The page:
Face coverings are mandatory inside buildings. The staff did a great job at wearing their face coverings.
Some activities are modified because of COVID-19. The pudding slip and slide became a pudding food fight and the camp was kind enough to provide masks for the participants. We’d been swimming and didn’t have our masks with us when we happened on the food fight. It is always a good idea to carry your family’s masks everywhere you go on camp, even if you think you’re not going to need them.
Capacity limits are enforced at the pool and they’re down to a single-entry point. There are normally two entries. That said, the pools were still pretty busy, especially on the weekend. While we had no problems maintaining our distance from people while seated, there is almost no way to maintain a six-foot distance while using the pools and water slides.
Capacity limits are also enforced on the main jumping pillow. There’s a second jumping pillow near the river as well as a couple of very nice playgrounds. Staff is not enforcing capacity limits on these attractions, so you’ll need to monitor your kids if they use these things.
You must bring your own horseshoes, volleyballs, basketballs, etc.
Be patient and flexible. The pool closes for half an hour every two and a half hours so the hard surfaces can be fully sanitized. Refer to your schedule or the Jellystone app for opening and closing times. Just roll with it if the times are a little off. We witnessed the pool opening late and closing early one of the days we were there. While it wasn’t explained and my kids were bummed, stuff like this is something you’re going to have to accept as normal when traveling during a pandemic.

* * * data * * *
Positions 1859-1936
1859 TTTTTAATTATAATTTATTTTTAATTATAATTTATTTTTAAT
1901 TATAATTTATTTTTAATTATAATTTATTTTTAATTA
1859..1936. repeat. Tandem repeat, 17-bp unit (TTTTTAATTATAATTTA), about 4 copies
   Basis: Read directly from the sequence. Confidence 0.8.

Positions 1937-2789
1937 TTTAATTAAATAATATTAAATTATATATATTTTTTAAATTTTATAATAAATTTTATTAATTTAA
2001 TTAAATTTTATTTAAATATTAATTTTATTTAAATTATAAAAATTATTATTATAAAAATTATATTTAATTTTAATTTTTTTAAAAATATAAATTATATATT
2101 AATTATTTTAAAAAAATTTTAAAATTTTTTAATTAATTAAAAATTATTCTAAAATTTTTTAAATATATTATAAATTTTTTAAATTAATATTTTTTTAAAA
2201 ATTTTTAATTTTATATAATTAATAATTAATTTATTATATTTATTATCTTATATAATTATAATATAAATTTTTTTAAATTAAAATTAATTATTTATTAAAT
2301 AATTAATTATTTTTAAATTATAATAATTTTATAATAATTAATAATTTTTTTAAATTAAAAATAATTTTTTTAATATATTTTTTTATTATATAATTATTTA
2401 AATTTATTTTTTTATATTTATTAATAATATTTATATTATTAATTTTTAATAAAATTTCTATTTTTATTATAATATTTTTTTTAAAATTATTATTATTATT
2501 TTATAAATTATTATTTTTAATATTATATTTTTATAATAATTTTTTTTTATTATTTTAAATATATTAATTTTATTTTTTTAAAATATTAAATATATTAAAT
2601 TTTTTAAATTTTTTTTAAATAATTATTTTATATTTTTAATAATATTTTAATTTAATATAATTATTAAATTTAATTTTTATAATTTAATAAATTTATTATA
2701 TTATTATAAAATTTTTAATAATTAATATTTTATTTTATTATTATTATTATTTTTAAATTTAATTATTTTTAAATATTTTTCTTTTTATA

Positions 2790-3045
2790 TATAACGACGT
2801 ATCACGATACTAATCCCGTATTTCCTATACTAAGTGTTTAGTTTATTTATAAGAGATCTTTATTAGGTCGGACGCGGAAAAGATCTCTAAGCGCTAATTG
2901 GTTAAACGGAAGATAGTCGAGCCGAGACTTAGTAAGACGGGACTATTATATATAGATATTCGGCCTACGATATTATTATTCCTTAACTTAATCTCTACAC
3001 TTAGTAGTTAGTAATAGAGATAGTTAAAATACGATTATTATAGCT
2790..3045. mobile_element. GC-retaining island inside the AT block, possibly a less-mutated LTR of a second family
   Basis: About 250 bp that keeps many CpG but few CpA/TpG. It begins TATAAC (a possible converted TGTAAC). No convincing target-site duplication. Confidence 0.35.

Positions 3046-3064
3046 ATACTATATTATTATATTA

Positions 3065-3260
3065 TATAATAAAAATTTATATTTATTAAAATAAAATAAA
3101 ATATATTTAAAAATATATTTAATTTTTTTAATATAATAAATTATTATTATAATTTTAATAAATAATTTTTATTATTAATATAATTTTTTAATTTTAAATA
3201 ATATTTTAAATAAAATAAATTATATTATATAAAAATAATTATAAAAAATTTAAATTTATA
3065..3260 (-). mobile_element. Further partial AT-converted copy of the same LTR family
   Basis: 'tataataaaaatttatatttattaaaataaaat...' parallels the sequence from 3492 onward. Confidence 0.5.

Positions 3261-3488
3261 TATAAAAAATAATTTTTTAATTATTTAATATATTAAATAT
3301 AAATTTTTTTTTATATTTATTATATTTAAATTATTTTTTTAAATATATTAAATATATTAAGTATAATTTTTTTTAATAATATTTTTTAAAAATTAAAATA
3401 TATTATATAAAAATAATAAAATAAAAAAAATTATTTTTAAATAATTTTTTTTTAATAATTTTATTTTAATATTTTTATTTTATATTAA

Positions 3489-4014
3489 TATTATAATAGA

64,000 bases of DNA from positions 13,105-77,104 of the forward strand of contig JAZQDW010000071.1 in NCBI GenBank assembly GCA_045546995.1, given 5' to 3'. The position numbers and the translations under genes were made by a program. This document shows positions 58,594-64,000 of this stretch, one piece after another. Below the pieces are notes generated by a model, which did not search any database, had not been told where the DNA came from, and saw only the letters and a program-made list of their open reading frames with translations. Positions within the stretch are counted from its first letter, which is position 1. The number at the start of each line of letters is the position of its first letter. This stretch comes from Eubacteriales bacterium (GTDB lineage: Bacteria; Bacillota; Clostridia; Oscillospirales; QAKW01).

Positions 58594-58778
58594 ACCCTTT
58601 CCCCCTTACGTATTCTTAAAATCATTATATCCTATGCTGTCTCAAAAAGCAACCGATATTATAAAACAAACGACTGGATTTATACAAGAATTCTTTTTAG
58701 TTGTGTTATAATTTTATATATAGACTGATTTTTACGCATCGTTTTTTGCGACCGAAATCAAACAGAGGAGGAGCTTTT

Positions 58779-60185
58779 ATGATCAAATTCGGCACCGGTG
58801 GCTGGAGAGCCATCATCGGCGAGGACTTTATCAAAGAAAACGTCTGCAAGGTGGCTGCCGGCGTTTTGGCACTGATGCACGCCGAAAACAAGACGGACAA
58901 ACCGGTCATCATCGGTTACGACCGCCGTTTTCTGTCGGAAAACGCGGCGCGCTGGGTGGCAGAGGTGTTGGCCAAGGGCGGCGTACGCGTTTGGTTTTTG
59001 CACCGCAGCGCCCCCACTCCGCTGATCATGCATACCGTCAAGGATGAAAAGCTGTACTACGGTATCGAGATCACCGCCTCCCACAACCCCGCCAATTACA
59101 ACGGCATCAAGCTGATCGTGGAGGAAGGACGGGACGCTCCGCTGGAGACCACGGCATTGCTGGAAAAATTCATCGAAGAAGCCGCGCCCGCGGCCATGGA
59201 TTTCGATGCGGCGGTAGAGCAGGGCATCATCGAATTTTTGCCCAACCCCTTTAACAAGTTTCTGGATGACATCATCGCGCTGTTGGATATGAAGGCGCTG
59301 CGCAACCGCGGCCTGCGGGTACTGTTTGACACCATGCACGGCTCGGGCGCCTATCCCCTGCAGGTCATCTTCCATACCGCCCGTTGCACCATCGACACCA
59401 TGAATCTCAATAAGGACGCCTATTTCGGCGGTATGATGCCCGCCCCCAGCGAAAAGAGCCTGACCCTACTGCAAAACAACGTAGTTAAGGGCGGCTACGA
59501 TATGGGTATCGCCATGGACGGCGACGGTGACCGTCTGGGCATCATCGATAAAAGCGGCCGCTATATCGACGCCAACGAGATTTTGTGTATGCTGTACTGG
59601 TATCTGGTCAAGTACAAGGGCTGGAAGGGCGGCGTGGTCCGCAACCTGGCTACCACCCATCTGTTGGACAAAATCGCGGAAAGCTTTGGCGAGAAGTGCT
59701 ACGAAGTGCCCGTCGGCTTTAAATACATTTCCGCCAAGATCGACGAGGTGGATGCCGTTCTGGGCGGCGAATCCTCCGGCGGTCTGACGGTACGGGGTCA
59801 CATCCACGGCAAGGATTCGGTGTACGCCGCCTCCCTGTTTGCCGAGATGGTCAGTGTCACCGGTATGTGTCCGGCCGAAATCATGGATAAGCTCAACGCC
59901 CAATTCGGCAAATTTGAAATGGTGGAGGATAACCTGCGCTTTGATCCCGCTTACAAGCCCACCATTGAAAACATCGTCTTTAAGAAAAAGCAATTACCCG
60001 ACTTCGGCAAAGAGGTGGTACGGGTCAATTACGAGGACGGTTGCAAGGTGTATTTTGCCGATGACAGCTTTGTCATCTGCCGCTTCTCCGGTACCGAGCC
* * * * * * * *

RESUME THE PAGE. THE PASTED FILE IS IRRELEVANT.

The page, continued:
The staff is mostly high school and college-aged kids. They’re are operating under a completely new set of rules made with everyone’s safety in mind. Things might not happen on time. Don’t be that guy who makes a big deal out of it. Everyone’s doing their best. If we want to keep safe and keep these kinds of attractions open and running, some grace and flexibility is required.
Go during the week! Not only is it cheaper, it’s less crowded and I think it’s safer. We arrived on a Tuesday and left on a Sunday. In my opinion, you’ll have a better experience during the week.
I also recommend checking out the camp in late summer or even into the fall (which we haven’t done yet but want to do.) It’s still warm enough in Texas to get in the water and it’s not peak crowd season.
The camp has a very robust section on their website about COVID-19 precautions and changes. I recommend checking it out while planning your trip to Jellystone Park Guadalupe River. Give it another look as you get ready to go. Just in case.
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This place looks like a great family spot! I’ve been thinking about staying at a Jellystone for a while now. What a great review!
It looks like your kids had lots of fun! Can’t wait for the days when we can camp again. It is still a no-go for us.
Looks like a great family spot for the summer! Thanks for sharing 🙂
Seems like a great spot for a family getaway! Thanks for sharing 🙂
This sounds like such a fun family trip! I’d love to visit the Guadeloupe river they water looks so pretty!
Loved all the pictures of your family! Looks like the perfect family trip! Thanks for all the tips!
The boys looked like they had great fun! Thanks for sharing.
Thank you for such a great article on your stay. We are heading there tomorrow! I know Labor Day weekend will be very crowded but we are excited!